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decided: October 30, 1979.


Appeal from the Order of the Workmen's Compensation Appeal Board in case of John Zacek v. Republic Steel Corporation and Commonwealth of Pennsylvania, No. A-73552.


Linton L. Moyer, with him Thomson, Rhodes & Grigsby, for petitioner.

Kenneth J. Yablonski, with him Benjamin L. Costello, for respondents.

Judges Mencer, DiSalle and Craig, sitting as a panel of three. President Judge Bowman and Judges Crumlish, Jr., Mencer, Blatt, DiSalle, Craig and MacPhail. Judges Wilkinson, Jr. and Rogers did not participate. Opinion by Judge Craig. Dissenting Opinion by Judge Mencer. President Judge Bowman joins in this dissent.

Author: Craig

[ 47 Pa. Commw. Page 76]

This appeal of Republic Steel Corporation, employer, from the award of workmen's compensation benefits by the Workmen's Compensation Appeal Board (board) to claimant Zacek for total disability resulting from coalworker's pneumoconiosis, is again before this court after we earlier remanded it for additional findings of fact. Zacek v. Republic Steel Corp., 25 Pa. Commonwealth Ct. 199, 359 A.2d 842 (1976).

The only issue before us now, as in Zacek, supra, is whether the claimant was timely in giving the 120-day notice to the employer required by Section 311 of The Pennsylvania Workmen's Compensation Act of June 2, 1915, P.L. 736, as amended, (Act), 77 P.S. § 631.

After this case had returned to this court and had been argued before a three-judge panel, it was then ordered for reargument before the court en banc because of the difficulties presented by the Section 311 notice question.

Section 311,*fn1 as a condition of allowing compensation, requires that the employer be given notice within

[ 47 Pa. Commw. Page 77120]

days after the occurrence of the injury or disability for which compensation is sought. In Zacek, supra, 25 Pa. Commonwealth Ct. at 202, 359 A.2d at 844, Judge Mencer succinctly phrased the content of Section 311 in remanding for

     findings concerning when Zacek knew or should have known of the existence of his disability resulting from an occupational disease and the disability's possible relationship to his employment.

As thereby summarized, Section 311 provides that the notice period does "not begin to run until" claimant has: (1) knowledge or constructive knowledge (2) of a disability (3) which exists, (4) which results from an occupational disease, and (5) which has a possible relationship to his employment. The plain language thus requires that all five elements conjoin, a reading of which is clear without resort to the doctrine of liberal interpretation of worker's compensation laws in favor of the employee. United States Steel Corp. v. Workmen's Compensation Appeal Board, 10 Pa. Commonwealth Ct. 247, 249, 309 A.2d 842, 843 (1973).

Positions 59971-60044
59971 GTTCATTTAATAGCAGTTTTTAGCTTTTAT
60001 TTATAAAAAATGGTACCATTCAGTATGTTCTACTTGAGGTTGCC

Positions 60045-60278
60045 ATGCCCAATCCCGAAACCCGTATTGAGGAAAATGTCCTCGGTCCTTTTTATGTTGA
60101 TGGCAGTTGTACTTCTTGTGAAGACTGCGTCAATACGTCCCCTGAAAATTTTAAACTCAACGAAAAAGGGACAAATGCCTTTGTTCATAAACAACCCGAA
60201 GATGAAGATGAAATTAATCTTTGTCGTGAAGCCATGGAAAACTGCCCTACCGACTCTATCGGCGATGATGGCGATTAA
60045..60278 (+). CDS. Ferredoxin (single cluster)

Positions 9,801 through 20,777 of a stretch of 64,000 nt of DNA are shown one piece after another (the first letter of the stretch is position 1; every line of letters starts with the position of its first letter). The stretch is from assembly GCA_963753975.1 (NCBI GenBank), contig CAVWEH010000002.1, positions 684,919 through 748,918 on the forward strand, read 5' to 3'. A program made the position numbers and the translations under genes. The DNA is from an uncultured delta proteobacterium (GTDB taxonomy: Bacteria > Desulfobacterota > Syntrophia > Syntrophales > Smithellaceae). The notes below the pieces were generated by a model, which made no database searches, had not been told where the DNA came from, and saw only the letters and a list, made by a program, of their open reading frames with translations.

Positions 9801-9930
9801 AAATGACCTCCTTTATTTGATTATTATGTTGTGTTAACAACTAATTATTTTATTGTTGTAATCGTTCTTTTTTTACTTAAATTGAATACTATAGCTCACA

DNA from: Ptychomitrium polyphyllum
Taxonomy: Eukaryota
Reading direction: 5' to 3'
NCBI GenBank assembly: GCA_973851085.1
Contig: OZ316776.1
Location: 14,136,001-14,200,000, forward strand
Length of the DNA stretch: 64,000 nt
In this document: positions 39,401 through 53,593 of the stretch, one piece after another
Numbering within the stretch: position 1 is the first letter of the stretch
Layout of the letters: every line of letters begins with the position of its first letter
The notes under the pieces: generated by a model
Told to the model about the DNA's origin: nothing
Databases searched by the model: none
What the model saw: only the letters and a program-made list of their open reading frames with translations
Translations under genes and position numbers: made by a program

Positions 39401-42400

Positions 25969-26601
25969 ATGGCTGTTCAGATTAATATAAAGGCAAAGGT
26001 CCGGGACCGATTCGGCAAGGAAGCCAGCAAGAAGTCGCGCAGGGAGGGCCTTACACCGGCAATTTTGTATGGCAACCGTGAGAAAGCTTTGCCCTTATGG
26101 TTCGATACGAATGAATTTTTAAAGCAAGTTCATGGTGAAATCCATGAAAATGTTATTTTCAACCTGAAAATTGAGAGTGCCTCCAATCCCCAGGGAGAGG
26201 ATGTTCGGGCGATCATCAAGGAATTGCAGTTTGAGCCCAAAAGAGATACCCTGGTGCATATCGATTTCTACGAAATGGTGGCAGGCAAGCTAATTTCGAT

[ 47 Pa. Commw. Page 78]

Pursuant to the remand, the referee here made a number of rather detailed findings, the eighth of which was that:

[W]hen the claimant, John Zacek, ceased his employment on December 31, 1973, he did not know, nor through the exercise of reasonable diligence, could he have known of the existence of his injury (in this case, an occupational disease), or of its possible relationship to his employment.

The sixth finding was that:

[T]he claimant, John Zacek, is totally disabled as a result of all his exposure to the hazard of coal dust from an occupational disease, coal workers pneumoconiosis, commencing June 24, 1974 and continuing to the present and into the future.

An additional part of the eighth finding was:

Even taking into consideration all that the claimant knew or thought he knew at the time he ceased his coal mine employment, he did not know that he was totally disabled from an occupational disease until the existence of the disability was completely established by medical diagnosis. . . .

The ninth finding was:

The triggering date for the 120-day notice requirement under Section 311 is June 24, 1974. The defendant-employer, Republic Steel Corporation, received notice on July 2, 1974, well within the 120-day limit.

Other findings and the underlying evidence are discussed below.

The employer's brief rests upon the assertion that "the starting point for the running of the notice should be January, 1974 . . ." (i.e., shortly after

[ 47 Pa. Commw. Page 79]

    claimant's 46 years in the mines ended on December 31, 1973), contending that:

At that point, or certainly within a few weeks thereafter, the claimant was adjudged disabled by his family physician and he knew or should have known the nature, seriousness and work connection of his illness. The report which he received from his physician on June 26, 1974, merely confirmed what he already knew -- that he was disabled due to black lung disease.

But the record supports the finding that, no matter how claimant was "adjudged" by his physician in January, 1974, no such judgment was communicated to claimant until June 24.

As employer's brief itself correctly states, Dr. Andrew J. Cerne, claimant's attending physician, testified that as a result of an examination of the claimant conducted on January 4, 1974, he formed a "suspicion" that the claimant had anthraco-silicosis. Dr. Cerne recalled mentioning that suspicion to claimant. Within two weeks, Dr. Cerne received and reviewed ventilatory test results and chest x-rays. By the time of claimant's next appointment, on January 18, 1974, Dr. Cerne thought that claimant did have anthraco-silicosis and was convinced that claimant was totally disabled, but the doctor had no recollection of having told that to claimant at that time; he said only that it is "possible" that he might have told claimant. Not until June 24, 1974, did Dr. Cerne definitely inform claimant of his diagnosis of disability and his identification of the disease causing it.